ARC Colloquium: Yashodhan Kanoria, Stanford University

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In many contexts, agents 'learn' behavior from interaction with friends/neighbors on a network. We call this phenomenon 'social learning'. We will focus on models of repeated interaction, with agents 'voting' in a series of rounds on some issue of interest. Votes in the initial round are based on 'private signals', whereas votes in future rounds incorporate knowledge of previous votes cast by friends.

We consider two different models of iterative learning. A very simple model is `majority dynamics' where agents choose their vote based on the majority of neighbors' votes in the previous round. We analyze this model on regular trees. At the other extreme is iterative Bayesian learning: a fully rational model introduced by Gale and Kariv (2003). We introduce new algorithms for this model, challenging a widespread belief that it is computationally intractable. We develop a novel technique -- the 'dynamic cavity method', which serves as a key tool for both models.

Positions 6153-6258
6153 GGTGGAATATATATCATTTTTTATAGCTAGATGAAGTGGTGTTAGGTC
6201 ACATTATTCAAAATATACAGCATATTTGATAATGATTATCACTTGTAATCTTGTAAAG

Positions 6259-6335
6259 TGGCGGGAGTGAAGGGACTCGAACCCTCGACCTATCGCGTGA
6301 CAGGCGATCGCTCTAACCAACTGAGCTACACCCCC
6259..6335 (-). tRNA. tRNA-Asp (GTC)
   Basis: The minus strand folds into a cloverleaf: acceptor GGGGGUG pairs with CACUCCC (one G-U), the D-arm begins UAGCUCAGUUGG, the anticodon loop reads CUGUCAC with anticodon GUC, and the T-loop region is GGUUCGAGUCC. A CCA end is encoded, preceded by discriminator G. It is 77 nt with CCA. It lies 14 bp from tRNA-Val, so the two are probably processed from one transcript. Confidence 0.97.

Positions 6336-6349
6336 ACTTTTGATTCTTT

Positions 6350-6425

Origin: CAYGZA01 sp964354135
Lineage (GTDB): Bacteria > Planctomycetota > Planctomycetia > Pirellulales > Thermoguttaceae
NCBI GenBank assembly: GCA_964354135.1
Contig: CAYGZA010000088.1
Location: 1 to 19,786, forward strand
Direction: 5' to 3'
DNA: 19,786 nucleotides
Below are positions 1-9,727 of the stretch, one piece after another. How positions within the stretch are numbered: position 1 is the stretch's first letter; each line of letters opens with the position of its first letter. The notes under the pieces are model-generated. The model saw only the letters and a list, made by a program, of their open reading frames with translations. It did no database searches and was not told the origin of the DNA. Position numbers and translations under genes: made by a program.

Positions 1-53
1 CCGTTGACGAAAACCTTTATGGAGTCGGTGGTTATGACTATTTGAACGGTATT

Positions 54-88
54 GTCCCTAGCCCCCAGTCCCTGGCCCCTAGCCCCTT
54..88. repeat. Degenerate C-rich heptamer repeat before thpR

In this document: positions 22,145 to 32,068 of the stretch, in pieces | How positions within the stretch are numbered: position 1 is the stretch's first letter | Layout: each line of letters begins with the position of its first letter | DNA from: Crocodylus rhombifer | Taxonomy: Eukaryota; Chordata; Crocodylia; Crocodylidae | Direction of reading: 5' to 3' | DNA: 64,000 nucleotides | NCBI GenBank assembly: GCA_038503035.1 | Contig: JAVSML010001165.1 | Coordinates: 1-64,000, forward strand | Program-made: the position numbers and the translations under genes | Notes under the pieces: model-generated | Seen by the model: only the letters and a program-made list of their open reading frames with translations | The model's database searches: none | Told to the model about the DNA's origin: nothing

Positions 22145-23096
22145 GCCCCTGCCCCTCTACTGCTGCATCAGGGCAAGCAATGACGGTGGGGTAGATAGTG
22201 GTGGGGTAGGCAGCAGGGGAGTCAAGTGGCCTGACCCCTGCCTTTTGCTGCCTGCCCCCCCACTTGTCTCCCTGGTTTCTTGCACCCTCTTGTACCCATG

Based on joint work with Andrea Montanari (Ann. App. Prob. 2011) and Omer Tamuz (submitted).


  • Workflow Status: Published
  • Created By: Elizabeth Ndongi
  • Created: 01/20/2012
  • Modified By: Fletcher Moore
  • Modified: 10/07/2016


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